As some of you may already know, August is SMA Awareness Month. What you may not know is that I was diagnosed with SMA Type 2 when I was one year old. SMA (Spinal muscular atrophy) is a genetic disease that affects the central nervous system. My parents started to become concerned when I didn’t start walking by age one and when they tried to sit me up, I kept falling over no matter how many pillows they used to prop me up. There are pictures of me standing and crawling, which is pretty crazy for me to see since for the past 11 years of my life, I’ve lived in a power wheelchair!
With SMA, we are missing our SMN-1 gene which is responsible for sending signals between your brain and your muscles. There are four types of SMA. Type 1 is when you’re born with floppy baby syndrome and most babies don’t live very long. Type 2 (what I have) doesn’t appear until 12 and 18 months when you may begin to digress and cannot sit or bear weight on your legs. Type 3 is most common in teenagers and you are usually diagnosed at a later age and may still have muscle movement. With Type 4, you can live most of your life not knowing anything about it!
Living with SMA has a lot of restrictions. There’s a lot of things that I’m not able to do because SMA is a degenerative disease, which means that my muscles will continue to weaken as I get older. I’m not able to move my legs on my own and I’m not able to lift my arms up. Picking up and trying to use a crayon or pencil is extremely difficult because it requires me to use pressure and that’s hard for me to do. The only thing I can use to write with are markers because they write easier. SMA also causes internal weakness, such as in my throat. There are certain things that I can’t eat because I can choke. My lungs are extremely weak and a big concern about living with SMA is respiratory issues. I can’t clear my secretions on my own so I require a machine known as a Coughalater that coughs for me and then I use a suction machine to clear out my secretions.
SMA is the number one genetic killer in children under the age of two. Doctors and hospitals now require women who are pregnant to get tested for SMA. This brings more awareness to SMA since it is very rare. There have been many times that I’ve been admitted to the hospital and nurses don’t have a clue what I have or how to treat me. It’s because SMA is a fairly new disease and many people are not familiar with it. It’s a lot of stress on my parents because most of the time, when you send your child who is not feeling well to the hospital, you only assume that the doctors and the nurses can take care of them the way they need to be taken care of. They’re supposed to get a break, not worry and trust that their child comes home healthy. Having SMA and not many people knowing what it is makes it scary for my parents to leave me alone at a hospital and hope that the doctors and nurses know what to do.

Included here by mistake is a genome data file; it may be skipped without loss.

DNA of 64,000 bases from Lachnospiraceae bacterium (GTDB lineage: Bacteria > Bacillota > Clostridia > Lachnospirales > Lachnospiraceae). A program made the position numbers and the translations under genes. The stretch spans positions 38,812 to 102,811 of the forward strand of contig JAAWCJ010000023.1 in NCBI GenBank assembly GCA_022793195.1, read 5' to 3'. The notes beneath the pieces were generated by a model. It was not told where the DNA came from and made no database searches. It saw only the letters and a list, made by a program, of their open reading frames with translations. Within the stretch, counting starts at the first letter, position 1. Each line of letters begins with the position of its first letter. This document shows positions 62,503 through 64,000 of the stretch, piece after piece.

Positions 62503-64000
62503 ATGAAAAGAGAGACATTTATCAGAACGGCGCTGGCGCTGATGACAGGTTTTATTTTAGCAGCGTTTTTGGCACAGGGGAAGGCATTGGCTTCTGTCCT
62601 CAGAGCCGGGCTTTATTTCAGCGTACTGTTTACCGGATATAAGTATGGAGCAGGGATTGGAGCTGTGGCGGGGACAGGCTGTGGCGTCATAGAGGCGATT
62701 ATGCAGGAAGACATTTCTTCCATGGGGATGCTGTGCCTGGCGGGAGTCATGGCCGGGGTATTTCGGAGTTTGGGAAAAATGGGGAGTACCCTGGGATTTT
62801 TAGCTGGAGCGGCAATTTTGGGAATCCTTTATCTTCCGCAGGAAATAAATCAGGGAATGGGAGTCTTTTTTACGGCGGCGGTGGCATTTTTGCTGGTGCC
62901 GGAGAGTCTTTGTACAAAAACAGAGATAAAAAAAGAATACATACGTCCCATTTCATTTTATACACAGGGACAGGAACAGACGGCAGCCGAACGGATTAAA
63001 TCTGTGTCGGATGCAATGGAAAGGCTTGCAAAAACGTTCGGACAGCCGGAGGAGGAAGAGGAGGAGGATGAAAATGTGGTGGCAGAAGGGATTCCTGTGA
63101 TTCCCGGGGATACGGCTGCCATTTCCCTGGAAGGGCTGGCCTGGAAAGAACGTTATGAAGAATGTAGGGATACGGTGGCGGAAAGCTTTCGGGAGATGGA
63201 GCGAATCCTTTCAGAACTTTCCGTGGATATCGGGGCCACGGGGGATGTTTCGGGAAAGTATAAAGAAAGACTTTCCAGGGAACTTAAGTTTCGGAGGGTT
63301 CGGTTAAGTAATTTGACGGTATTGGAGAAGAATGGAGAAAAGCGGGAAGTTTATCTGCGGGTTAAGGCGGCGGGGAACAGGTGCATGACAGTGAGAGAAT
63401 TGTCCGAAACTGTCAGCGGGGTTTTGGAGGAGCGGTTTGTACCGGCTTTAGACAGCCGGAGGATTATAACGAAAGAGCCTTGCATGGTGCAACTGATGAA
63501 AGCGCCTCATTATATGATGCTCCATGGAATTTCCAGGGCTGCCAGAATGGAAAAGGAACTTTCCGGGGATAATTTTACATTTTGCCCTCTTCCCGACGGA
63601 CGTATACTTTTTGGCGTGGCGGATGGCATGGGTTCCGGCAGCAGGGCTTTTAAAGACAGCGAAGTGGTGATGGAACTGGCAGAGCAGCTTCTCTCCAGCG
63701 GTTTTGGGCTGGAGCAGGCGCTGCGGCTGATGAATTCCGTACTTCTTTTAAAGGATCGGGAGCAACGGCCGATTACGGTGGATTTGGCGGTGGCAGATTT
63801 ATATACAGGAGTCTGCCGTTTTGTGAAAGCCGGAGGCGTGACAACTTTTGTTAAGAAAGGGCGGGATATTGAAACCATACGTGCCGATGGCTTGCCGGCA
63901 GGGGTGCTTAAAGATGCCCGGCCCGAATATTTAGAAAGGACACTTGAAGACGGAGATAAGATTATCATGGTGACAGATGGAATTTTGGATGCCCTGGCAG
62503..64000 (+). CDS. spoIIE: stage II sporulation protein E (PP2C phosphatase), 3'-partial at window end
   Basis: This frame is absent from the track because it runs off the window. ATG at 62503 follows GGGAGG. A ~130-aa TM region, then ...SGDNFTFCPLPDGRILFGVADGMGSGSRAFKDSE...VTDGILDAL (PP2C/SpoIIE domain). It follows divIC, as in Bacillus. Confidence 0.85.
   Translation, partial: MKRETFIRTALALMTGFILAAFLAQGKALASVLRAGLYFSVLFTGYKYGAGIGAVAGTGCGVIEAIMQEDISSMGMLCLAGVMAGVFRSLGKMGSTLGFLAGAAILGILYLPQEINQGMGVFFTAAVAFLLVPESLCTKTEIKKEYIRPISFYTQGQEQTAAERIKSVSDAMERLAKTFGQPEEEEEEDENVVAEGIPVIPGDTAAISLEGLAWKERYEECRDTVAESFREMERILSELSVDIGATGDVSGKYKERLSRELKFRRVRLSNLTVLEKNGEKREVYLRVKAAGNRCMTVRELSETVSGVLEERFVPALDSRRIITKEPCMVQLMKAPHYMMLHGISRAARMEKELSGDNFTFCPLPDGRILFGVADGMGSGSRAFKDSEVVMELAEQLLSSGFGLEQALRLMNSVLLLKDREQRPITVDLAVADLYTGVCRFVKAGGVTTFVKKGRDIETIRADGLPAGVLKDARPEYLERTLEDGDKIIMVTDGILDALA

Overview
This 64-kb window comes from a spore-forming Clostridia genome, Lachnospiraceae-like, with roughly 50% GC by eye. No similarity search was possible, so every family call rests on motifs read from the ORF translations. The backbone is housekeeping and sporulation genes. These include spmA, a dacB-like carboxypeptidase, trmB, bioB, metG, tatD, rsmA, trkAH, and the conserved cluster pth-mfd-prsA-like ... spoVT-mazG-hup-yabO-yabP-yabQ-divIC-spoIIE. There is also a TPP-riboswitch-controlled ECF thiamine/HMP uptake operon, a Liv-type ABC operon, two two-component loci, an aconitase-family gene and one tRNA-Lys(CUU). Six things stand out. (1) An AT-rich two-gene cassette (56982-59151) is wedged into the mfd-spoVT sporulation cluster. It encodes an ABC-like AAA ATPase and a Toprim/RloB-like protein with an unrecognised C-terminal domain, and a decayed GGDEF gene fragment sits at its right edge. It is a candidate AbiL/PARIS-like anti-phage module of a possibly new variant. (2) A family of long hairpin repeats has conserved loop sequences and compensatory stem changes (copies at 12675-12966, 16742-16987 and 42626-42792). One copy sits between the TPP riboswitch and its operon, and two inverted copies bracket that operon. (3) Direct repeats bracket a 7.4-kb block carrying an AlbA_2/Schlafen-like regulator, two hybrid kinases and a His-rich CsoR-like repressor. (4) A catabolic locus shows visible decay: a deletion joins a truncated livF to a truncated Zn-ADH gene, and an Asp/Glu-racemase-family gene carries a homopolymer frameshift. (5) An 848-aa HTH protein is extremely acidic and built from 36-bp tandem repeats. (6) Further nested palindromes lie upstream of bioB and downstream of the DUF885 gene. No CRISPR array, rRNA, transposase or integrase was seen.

There’s a lot of things that I’m not able to do on my own, however having my Quantum® electric wheelchair with iLevel® and an Apple® iPad® allows me to participate in so many thing things that I wouldn’t be able to do otherwise. I am so grateful that this technology exists for me. Without these things, I would not be independent.
There is no cure available right now for SMA, yet many organizations are working hard to help find a cure. There have been a few drugs that have come out recently such as Spinraza, Zolgensma, and Evrysdi. These medications are used for anybody with SMA to slow the progression of the disease and potentially help build muscle strength. What some of these drugs do is they take the copy of the SMN-1 gene, which is known as the SMN-2 gene, and help it to work harder to take place of the missing SMN-1 gene.
I know this information is a lot to process. Since August is SMA Awareness Month, I hope I’ve shed some light on SMA and given people an idea of what it’s like to live with this disease.
About Sakina Shamsi: Sakina lives in New Jersey with her parents and brother. Although she has spinal muscular atrophy type II, Sakina lives a full and independent lifestyle. She is active in the disability community and enjoys horseback riding, baking and crafting. Click here to learn more about Sakina.